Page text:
The State of Food and Agriculture 1956

image of The State of Food and Agriculture 1956

This edition continues the annual publication by FAO of world agricultural statistics, with a complete listing of data for 1954, the latest revisions of data for prewar and 1953, and, for the first time, data for the postwar average 1948-52. Coverage and quality of the statistics presented have been notably improved in this latest issue of the Yearbook. In addition, there are these new features that contribute to its usefulness: (1) A new section on Wages and freight rates, with a freight rate table presenting both historical series of maritime rates for selected commodities and leading freight rates, and country index numbers of freight rates; (2) A new table for Miscellaneous feedstuffs included in the section on Prices, along with a re-examination and necessary corrections of all price series; (3) Replanning of Food Supply tables, so as to show long-term trends in food consumption by the inclusion of averages for a prewar period, an early postwar period, and a recent postwar period, as well as individual figures for the latest years available; (4) New tables on Tomatoes and pineapples in the Crops section; and (5) Addition of new series to many of the tables in the section on Prices, with notes to price tables rewritten for inclusion of useful information on the sources of the statistical series and the methods by which annual averages have been calculated.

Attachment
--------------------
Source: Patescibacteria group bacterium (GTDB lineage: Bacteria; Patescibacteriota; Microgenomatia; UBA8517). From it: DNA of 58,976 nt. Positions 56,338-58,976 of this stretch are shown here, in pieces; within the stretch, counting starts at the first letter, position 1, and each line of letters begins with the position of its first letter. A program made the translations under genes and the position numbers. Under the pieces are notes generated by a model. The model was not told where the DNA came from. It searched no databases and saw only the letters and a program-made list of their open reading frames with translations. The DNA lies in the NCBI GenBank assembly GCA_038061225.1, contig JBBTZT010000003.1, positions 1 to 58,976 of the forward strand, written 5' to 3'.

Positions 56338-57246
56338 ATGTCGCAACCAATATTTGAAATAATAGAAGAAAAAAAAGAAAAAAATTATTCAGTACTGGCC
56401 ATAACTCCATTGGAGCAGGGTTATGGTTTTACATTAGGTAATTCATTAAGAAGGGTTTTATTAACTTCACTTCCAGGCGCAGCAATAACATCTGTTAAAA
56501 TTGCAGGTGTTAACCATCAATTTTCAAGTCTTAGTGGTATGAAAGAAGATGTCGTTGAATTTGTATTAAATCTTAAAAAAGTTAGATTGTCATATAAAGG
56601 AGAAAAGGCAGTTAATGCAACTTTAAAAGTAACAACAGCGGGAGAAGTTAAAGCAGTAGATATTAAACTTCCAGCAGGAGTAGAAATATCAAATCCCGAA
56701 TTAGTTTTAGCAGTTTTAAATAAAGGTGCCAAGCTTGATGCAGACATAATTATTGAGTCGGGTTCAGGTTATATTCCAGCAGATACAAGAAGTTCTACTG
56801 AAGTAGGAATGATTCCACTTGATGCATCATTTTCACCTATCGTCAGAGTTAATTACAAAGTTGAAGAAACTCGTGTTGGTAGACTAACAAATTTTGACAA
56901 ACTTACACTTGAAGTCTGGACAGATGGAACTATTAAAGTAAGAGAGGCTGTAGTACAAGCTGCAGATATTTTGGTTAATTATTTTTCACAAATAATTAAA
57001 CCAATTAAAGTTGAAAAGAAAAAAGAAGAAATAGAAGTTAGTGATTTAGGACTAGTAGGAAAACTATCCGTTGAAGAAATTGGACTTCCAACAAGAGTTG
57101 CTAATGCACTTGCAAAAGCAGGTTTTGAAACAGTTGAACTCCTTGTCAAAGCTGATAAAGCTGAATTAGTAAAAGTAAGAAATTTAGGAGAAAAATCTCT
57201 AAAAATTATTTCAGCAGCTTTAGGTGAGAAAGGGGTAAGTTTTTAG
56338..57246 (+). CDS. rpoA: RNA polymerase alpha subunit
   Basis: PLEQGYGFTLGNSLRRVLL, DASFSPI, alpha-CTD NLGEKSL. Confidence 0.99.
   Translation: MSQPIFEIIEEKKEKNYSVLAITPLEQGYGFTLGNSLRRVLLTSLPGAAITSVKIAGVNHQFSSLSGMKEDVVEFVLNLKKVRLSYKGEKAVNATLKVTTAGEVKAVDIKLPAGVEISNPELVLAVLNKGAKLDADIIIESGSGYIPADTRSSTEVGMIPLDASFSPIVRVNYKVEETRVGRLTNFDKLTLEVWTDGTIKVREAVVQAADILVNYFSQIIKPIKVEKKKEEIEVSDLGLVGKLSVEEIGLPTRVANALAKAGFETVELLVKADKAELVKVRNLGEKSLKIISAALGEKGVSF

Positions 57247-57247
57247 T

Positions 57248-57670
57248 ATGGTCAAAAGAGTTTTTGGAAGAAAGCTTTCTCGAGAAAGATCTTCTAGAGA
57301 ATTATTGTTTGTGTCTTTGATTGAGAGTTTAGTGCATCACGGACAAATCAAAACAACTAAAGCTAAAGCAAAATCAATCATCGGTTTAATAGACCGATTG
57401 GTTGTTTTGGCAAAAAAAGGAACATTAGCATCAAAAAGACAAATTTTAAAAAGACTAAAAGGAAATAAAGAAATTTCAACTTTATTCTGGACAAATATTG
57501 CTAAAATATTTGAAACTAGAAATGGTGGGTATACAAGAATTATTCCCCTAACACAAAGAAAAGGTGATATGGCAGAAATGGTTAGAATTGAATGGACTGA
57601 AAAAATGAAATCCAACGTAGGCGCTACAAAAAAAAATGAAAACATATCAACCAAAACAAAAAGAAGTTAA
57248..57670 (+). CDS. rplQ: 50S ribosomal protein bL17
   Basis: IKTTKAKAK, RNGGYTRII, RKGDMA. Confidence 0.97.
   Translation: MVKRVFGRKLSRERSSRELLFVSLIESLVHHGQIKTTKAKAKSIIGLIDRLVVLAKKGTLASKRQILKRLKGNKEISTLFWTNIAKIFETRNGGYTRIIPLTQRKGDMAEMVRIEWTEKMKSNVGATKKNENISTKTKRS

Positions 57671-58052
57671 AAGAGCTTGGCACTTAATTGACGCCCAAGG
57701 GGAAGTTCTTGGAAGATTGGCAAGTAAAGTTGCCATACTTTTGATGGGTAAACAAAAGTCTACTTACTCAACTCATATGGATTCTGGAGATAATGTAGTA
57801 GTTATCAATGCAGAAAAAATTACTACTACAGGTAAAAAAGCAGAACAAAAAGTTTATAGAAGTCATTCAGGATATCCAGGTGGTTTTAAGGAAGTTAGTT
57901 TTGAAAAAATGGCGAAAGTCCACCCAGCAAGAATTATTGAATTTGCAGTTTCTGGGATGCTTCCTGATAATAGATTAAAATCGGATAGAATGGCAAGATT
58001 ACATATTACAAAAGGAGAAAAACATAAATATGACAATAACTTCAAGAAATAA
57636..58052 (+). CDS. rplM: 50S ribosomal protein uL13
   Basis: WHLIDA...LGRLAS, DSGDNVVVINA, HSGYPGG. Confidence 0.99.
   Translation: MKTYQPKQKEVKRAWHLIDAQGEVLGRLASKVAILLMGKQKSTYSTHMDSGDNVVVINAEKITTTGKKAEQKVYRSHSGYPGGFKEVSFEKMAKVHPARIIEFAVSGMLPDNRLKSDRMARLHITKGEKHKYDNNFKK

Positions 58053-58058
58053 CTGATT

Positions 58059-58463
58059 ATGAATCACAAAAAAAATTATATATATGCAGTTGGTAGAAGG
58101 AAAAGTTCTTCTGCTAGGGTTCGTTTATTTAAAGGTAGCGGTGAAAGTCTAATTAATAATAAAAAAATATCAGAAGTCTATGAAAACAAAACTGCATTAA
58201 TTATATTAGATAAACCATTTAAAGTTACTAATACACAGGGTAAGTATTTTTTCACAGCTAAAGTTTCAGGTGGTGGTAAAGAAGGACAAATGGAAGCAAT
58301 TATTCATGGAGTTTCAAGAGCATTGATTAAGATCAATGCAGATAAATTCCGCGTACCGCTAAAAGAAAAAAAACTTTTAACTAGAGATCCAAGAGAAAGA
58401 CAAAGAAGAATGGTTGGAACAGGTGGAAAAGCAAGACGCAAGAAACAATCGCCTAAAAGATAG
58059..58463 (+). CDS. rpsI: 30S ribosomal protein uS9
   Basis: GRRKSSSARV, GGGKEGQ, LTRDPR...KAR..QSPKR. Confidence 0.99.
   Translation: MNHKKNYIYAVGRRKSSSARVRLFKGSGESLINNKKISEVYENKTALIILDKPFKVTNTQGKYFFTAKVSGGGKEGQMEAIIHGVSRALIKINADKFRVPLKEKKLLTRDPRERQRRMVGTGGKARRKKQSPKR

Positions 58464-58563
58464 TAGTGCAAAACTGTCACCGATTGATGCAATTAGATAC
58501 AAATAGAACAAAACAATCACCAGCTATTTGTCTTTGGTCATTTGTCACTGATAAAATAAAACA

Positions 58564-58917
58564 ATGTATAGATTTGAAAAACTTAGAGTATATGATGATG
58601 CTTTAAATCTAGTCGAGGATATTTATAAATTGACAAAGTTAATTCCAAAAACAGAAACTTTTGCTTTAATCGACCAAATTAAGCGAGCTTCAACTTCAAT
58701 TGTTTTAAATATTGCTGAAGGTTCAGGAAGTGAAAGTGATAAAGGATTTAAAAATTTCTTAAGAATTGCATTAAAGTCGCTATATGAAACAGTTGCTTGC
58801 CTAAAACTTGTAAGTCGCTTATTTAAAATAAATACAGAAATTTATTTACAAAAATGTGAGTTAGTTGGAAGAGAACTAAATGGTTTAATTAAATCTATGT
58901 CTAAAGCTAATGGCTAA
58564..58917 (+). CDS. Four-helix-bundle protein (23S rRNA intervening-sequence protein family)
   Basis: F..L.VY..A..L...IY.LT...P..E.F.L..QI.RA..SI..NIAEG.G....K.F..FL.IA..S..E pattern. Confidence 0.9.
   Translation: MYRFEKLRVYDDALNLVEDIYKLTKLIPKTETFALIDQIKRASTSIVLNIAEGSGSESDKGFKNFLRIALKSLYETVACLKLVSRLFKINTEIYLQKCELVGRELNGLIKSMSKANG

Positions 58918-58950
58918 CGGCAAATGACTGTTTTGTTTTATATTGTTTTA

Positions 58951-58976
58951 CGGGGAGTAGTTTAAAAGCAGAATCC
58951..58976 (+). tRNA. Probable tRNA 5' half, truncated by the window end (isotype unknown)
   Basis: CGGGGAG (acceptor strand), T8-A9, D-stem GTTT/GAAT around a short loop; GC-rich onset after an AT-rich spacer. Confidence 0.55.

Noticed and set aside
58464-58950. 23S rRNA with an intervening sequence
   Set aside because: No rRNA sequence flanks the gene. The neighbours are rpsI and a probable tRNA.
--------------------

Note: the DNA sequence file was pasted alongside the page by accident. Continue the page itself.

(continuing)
Some factors influencing the growth of international trade in agricultural products

Since the end of World War II the purchasing power on international markets of agricultural products as a Inhale for manufactured goods has averaged some 50 percent more than in 1934-38. Correspondingly, the purchasing power of manufactured goods as a whole for agricultural products has fallen by about one third. These changes in price relationships, .usually referred to as the "terms of trade," have greatly influenced postwar economic developments. On the one hand they have added to the balance-of-payments difficulties of the agricultural importing countries of Western Europe. On the other, they have eased the problems of some primary exporters in paying for imports of manufactured goods, .including capital goods. at a time when these were badly needed fòr economic development.


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